I beg your pardon

When i was a child, I recall very clearly the large poster on my wall that paid homage to the virtues taught me in kindergarten. Robert F. had many words of wisdom for me to learn and live. Hold hands when you cross the street. Be kind. Treat others as you’d have them treat you. And more. It seemed that if all I needed to know in life could be taught in kindergarten I was good to go when I was handed my pushpin to hang the poster as reference. After all, I’d finished kindergarten hadn’t I? And hadn’t all my friends as well? What more did we need to know?

As it turns out, it’s not what we needed to learn, but what we needed to not forget.

You see, I was of the impression that basic courtesy and decency was expected from all. That being kind and polite to others was universal and common sense. But then I heard someone say if that’s such common sense, then why is it not so common? I had no answer then but I’ll try and understand it now.

I don’t really know when it was considered passé to be considerate and kind to others. When inquiring into the health and well being of another was thought antiquated. Looked on as old fashioned and good for another generation, but not this one. Maybe it faded around the same time we started to feel vanity or envy. When we looked for differences more than commonalities.

They say that when culture is stripped away, the first thing to go is language. The connection to our roots and heritage are intermingled, intertwined, and steeped in our languages. Griot in Africa. Fables in the Mediterranean. Faerie tales in Western Europe. And in those tales we learn about ourselves and the community. By losing these connections, we start to drop important things. Like, politeness and consideration.

I don’t really know when these things changed. Perhaps it was when my generation started watching shows like The Simpsons or Married With Children. Or perhaps it was when the author of the writers guide to style Strunk and White insisted upon “..BREVITY..” I don’t know. But it happened.

It’s not so much that we’ve stopped saying complete phrases but that even trying to say them now causes us to falter and stumble through a once simple sentence. It even makes one feel awkward to utter a proper sentence without feeling as if one has just walked out of a medieval movie set. “.. My Lord, if it pleases thee, prithee find it within your heart of hearts to forgivest me..” I’m not advocating a full on reversal to the medieval ages to restore honest requests for forgiveness. I’m only saying that when fault is made, there should be a real effort to seek forgiveness for it. And it begins with a request, not a demand, for that forgiveness.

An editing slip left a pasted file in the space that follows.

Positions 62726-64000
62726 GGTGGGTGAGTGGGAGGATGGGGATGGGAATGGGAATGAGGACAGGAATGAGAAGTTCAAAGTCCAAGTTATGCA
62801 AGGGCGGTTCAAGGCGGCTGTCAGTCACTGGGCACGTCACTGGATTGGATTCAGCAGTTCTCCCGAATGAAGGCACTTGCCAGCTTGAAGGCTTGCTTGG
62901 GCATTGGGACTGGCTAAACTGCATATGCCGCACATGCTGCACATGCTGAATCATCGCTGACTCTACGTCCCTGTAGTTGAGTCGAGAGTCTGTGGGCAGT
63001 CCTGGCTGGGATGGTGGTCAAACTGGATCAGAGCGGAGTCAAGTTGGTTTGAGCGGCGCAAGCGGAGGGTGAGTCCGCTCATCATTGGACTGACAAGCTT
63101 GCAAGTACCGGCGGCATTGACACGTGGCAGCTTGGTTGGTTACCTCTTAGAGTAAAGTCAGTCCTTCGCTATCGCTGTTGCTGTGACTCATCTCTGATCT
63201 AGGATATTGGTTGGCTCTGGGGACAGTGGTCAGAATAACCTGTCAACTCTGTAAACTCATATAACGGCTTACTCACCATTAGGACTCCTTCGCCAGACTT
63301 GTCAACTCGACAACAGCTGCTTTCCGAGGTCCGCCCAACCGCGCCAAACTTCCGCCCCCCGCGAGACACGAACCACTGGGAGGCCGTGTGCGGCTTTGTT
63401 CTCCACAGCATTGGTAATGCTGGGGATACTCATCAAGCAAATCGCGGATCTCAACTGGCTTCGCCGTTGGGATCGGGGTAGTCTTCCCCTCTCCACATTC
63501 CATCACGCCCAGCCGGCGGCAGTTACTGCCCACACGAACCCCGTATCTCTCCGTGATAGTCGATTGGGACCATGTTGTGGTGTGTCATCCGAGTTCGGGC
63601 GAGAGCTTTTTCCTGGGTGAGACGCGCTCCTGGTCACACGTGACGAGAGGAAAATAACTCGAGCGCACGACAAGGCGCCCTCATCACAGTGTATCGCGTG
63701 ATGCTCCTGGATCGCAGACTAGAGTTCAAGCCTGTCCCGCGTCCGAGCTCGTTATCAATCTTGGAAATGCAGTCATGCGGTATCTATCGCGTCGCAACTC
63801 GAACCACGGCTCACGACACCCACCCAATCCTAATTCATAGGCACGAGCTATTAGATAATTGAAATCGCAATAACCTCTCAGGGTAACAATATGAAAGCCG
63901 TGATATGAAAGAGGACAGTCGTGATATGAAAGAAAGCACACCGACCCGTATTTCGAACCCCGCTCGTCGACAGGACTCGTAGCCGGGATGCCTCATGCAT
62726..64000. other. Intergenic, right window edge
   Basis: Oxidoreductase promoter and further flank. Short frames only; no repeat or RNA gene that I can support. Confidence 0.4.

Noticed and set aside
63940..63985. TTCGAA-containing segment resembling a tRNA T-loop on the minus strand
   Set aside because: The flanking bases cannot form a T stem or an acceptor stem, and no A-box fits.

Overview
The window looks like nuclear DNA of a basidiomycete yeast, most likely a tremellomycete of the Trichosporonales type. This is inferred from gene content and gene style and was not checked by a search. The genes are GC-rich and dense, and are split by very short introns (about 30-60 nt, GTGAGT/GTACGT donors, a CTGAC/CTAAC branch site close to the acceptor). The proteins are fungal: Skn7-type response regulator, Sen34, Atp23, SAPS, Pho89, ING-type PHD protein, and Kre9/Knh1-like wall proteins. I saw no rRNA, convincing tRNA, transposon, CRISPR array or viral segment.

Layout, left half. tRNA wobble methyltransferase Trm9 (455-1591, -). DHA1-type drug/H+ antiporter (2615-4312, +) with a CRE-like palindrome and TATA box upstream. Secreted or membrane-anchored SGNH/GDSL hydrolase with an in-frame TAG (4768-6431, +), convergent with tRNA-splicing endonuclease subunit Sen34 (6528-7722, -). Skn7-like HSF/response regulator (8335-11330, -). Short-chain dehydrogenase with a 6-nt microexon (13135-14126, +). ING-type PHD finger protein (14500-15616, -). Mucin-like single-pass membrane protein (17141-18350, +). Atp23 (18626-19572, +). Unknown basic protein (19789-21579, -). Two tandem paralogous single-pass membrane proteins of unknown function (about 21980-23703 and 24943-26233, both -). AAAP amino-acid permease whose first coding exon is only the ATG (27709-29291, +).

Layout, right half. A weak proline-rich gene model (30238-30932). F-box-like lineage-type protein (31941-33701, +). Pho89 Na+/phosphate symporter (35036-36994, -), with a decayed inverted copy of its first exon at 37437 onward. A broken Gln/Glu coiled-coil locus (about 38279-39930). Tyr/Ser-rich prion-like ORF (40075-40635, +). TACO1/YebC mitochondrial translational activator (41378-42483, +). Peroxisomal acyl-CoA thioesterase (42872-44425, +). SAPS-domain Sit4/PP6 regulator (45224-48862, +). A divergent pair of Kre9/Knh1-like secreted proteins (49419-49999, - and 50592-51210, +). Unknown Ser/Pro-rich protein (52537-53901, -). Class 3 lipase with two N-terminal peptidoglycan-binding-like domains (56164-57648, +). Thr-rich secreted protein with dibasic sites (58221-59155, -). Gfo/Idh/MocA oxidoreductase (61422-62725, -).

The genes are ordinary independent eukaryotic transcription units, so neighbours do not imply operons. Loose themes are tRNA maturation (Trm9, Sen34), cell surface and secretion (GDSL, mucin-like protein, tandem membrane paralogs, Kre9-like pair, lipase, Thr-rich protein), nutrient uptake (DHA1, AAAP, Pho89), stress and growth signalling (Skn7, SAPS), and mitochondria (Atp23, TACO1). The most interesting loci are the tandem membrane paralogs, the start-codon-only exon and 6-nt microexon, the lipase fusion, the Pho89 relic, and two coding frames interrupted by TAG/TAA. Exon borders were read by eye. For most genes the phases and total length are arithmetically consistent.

I can not count the number of times I’ve seen sports figures and politicians fall all over themselves trying to express sorrow without being sorrowful. “.. If I offended anyone, it was not my intension..” 0_o that’s just tragically sad. And pathetic. A real apology and request for forgiveness need not be wordy and highbrow. But it should never be a demand for forgiveness. Rather, it should be a request.

These asks are all very common phrases. But I believe the intent behind them have been muddled and conflated over time. Worse it seems like they’ve been used interchangeably.

I have seen a precipitous drop in the politeness barometer on a daily basis. I beg your pardon. Pardon me. The former is asking for a pardon while the latter demands it.

Excuse me. Please, excuse me. The former demands that you forgive them for some infraction while the latter asks for the other to offer relief from the burden of the fault. You see forgiveness is an act that release both from the yoke of guilt, shame, and a hard heart. Forgiveness allows both the offender and the offended to move forward without lingering malice or ill will. I merely suggest that since the act is so important, why not ask it in the spirit of contrition and not false superiority.

He who has not sinned…..

Biblically, John 8 brings this into even better clarity. The woman was accused of a crime and in the end, those who accused her were forced to reckon with their own faults. They left her without malice because they too had a lesson in forgiveness to be reminded of. They hadn’t yet sought forgiveness for their own faults and so they had not yet been made free to move forward in life. Held captive to their unforgiving pasts.

I am certain there is someone who has read this that has been offended. For that fault, I beg your forgiveness. It was never my intention to offend or hurt you. But if you can find it within you to forgive me, I would be grateful. Thank you.